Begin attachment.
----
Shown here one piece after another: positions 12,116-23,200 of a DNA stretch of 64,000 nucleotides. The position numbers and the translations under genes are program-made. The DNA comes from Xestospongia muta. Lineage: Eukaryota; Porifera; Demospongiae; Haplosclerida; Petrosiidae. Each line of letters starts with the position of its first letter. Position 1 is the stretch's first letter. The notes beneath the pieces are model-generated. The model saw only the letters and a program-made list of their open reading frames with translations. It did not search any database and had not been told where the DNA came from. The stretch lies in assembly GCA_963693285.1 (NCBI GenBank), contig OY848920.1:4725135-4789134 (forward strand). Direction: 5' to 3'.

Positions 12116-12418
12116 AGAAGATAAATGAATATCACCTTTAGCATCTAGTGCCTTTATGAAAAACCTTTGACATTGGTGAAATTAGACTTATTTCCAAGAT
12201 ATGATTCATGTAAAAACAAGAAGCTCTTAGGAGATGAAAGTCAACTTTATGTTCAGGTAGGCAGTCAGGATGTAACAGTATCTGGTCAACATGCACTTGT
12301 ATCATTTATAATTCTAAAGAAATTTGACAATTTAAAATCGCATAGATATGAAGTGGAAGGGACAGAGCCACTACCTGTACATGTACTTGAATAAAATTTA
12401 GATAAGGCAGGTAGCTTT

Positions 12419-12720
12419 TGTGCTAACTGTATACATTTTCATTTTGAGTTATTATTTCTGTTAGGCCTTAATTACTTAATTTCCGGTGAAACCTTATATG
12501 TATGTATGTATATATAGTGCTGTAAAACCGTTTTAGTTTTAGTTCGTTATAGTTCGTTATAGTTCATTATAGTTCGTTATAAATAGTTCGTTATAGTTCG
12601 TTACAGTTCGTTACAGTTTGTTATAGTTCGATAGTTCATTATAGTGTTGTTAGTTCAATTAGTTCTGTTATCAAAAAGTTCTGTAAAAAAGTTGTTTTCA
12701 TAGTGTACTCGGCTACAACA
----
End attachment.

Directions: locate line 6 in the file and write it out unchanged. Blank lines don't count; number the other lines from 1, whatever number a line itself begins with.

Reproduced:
12401 GATAAGGCAGGTAGCTTT